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Tiny Cherry and Almond Tea Cakes

Each of these charming tea cakes is baked with a whole cherry inside -- stem, pit, and all. Be sure to warn guests about the pits, or remove the stems and pits before baking.

  • yield: Makes 30

Ingredients

  • 1 1/4 sticks (10 tablespoons) unsalted butter, plus more for muffin tin
  • 1 cup all-purpose flour, plus more for tin
  • 1 1/4 cups finely ground unblanched almonds
  • 1 cup sugar
  • 1 teaspoon coarse salt
  • 5 large egg whites
  • 4 teaspoons kirsch (cherry brandy)
  • 30 sweet (Bing) cherries

Directions

  1. Step 1

    Preheat oven to 400 degrees. Brush 30 cups of 2 mini-muffin tins with butter, and dust lightly with flour.

  2. Step 2

    Melt butter in a medium skillet over medium-high heat. When it begins to sputter, reduce heat to medium. Cook, swirling skillet occasionally, until butter has lightly browned. Skim foam from top, and remove skillet from heat.

  3. Step 3

    Whisk together flour, ground almonds, sugar, and salt in a bowl. Add egg whites, and whisk until smooth. Stir in kirsch. Pour in butter, leaving any dark-brown sediment in skillet, and whisk to combine. Let stand for 20 minutes.

  4. Step 4

    Ladle 1 tablespoon batter into each buttered muffin cup, filling about halfway. Push a cherry into each, keeping stem end up. With a small spoon, smooth batter over cherries to cover. Bake until a toothpick comes out clean and cakes are golden brown, 12 to 15 minutes. Let cool 10 minutes. Run a knife around edges to loosen, and unmold. Cakes can be stored in airtight containers at room temperature overnight.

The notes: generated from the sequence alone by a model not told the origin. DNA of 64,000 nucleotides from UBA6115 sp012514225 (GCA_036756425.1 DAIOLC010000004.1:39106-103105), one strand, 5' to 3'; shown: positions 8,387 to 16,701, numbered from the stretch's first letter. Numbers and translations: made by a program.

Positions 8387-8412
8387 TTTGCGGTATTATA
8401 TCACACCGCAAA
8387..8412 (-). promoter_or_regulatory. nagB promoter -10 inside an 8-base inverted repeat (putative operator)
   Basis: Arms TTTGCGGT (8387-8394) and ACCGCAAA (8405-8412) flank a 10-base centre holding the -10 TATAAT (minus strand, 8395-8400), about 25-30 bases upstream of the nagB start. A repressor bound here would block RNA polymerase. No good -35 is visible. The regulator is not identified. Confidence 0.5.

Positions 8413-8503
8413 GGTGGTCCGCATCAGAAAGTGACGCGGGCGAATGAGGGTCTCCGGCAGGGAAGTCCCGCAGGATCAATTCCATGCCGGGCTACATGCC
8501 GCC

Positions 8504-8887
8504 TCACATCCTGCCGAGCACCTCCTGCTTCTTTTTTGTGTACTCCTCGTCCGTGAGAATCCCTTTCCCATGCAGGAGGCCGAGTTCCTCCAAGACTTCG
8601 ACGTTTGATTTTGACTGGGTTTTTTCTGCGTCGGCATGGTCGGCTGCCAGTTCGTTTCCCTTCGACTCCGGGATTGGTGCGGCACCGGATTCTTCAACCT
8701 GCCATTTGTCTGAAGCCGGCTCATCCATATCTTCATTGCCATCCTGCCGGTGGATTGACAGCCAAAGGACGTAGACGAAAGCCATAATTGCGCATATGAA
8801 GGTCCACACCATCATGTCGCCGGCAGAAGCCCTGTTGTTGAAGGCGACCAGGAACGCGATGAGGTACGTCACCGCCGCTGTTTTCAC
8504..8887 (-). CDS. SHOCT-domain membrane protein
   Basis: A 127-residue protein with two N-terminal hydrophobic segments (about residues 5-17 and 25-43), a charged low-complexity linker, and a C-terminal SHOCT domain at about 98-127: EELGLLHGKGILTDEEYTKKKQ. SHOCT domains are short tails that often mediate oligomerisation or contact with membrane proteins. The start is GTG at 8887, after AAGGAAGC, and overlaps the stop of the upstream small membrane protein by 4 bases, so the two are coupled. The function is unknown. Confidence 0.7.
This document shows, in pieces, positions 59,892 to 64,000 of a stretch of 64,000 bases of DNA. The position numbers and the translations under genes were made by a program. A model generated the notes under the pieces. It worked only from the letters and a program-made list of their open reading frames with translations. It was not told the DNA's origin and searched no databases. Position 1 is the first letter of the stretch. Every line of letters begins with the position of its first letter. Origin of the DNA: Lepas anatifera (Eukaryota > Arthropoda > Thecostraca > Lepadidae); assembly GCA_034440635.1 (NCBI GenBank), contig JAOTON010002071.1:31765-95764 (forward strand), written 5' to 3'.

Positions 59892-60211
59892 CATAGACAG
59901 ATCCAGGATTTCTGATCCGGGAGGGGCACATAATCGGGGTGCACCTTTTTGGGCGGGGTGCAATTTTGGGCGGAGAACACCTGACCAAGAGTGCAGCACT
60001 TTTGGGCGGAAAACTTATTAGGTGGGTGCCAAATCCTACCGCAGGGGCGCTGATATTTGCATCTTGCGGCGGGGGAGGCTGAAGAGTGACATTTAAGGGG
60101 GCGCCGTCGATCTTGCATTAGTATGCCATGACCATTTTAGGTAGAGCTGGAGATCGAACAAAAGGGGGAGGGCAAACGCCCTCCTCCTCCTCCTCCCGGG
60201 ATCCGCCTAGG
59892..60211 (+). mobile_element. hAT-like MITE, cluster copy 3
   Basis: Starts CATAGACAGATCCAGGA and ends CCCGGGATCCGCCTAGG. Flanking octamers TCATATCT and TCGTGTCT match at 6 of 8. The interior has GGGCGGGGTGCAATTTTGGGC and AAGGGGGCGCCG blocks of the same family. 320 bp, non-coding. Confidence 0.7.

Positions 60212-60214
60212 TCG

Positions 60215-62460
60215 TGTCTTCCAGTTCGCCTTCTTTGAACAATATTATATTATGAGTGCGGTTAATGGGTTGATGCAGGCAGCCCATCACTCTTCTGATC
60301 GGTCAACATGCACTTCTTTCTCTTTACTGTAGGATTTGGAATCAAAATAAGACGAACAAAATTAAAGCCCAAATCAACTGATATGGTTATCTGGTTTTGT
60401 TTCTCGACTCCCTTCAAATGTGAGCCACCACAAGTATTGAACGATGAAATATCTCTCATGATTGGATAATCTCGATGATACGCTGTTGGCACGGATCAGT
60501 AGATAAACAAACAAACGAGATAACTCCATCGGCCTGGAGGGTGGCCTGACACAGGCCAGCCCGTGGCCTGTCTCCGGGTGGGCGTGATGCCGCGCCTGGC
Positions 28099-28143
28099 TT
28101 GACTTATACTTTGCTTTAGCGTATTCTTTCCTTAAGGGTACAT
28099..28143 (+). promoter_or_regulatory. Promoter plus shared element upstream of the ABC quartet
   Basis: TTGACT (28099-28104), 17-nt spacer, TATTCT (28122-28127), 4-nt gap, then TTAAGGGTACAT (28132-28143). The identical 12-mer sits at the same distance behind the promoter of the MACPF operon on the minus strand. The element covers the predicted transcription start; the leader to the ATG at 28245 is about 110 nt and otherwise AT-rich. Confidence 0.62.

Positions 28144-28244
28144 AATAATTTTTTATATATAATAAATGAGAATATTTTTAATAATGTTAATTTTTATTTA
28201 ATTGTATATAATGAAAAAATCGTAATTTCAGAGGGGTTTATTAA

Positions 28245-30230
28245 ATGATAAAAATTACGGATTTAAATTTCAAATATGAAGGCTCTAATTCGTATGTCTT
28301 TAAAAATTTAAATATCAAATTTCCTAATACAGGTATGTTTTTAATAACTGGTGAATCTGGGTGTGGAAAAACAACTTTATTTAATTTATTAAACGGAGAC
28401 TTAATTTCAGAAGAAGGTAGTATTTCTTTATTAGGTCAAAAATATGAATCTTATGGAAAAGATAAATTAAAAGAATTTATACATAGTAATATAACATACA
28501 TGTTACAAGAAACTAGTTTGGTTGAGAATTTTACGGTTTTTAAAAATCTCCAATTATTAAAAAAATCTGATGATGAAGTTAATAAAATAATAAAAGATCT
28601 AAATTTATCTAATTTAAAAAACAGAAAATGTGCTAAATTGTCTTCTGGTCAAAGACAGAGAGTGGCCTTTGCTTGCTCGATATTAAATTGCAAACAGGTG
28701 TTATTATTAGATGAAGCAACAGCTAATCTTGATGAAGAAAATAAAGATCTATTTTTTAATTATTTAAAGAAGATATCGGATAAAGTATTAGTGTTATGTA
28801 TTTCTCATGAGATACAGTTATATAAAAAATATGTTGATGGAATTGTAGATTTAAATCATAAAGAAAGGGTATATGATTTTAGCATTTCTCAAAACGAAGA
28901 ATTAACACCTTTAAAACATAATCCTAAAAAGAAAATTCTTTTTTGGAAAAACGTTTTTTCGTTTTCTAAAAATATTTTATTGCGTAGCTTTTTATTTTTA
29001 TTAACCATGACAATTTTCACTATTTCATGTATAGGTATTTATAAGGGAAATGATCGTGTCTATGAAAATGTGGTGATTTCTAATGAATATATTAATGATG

Source
Martha Stewart Living, July 2007

Reviews (15)

  • 25 Mar, 2014

    Question...I'm allergic to almonds; what could I use to replace them in this recipe?

  • 20 Jan, 2011

    These were very good. I made a few changes to the recipe though - I pitted the cherries (but left the stem attached), I used orange liquer instead of Cherry Brandy (because that's what I had), and just sprayed the muffin tin with cooking spray and they came out great!

  • 15 Aug, 2010

    If you carefully make a slit on the cherry, you can remove the pit, and still keep the stem attached. :)

  • 11 Aug, 2008

    I think they 'look' better with stalk attached - just make sure you tell your guests, and no marachino cherries wouldnt work!

  • 10 Aug, 2008

    Who are you people, don't mess with the recipes make your own

  • 10 Aug, 2008

    Yes, I wish some of these recipes would be a little more health minded with less butter .

  • 10 Aug, 2008

    for stampit, have you considered looking into smart balance products? they don't contain butter and are good for baking. They actually taste just like butter and are nutritionally better for you. They have omega 3's to help lower cholesterol too, and no trans fats.

  • 10 Aug, 2008

    Why would I want to serve a tea cake which had a pit in it? Suppose you forget to let your guest know...you could be in for some unexpected dental bills..not your own!

  • 10 Aug, 2008

    These sound yummy but I would remove the stems and pits. Why would anyone put greasy crisco or margarine in a special recipe like this?? Butter is better for a person than all that trans fat and hydrogenated stuff!

  • 10 Aug, 2008

    mmm...yummie!

  • 10 Aug, 2008

    I cannot have butter and I am seeing that 99% of the time every recipe is calling for butter. Can margarine or crisco be used instead of the butter? Any suggestions?

  • 10 Aug, 2008

    I cannot have butter and I am seeing that 99% of the time every recipe is calling for butter. Can margarine or crisco be used instead of the butter? Any suggestions?

  • 10 Aug, 2008

    I wonder if we could use Marachino cherries instead...different taste but you can get them in a jar with stems but NO pits and the red color stands out more!

    Carole Pagels

  • 4 Jul, 2008

    Can a salt substitute be used in this recipe?

  • 20 Jun, 2008

    Very good but too much salt! Also, I would use regular salt next time.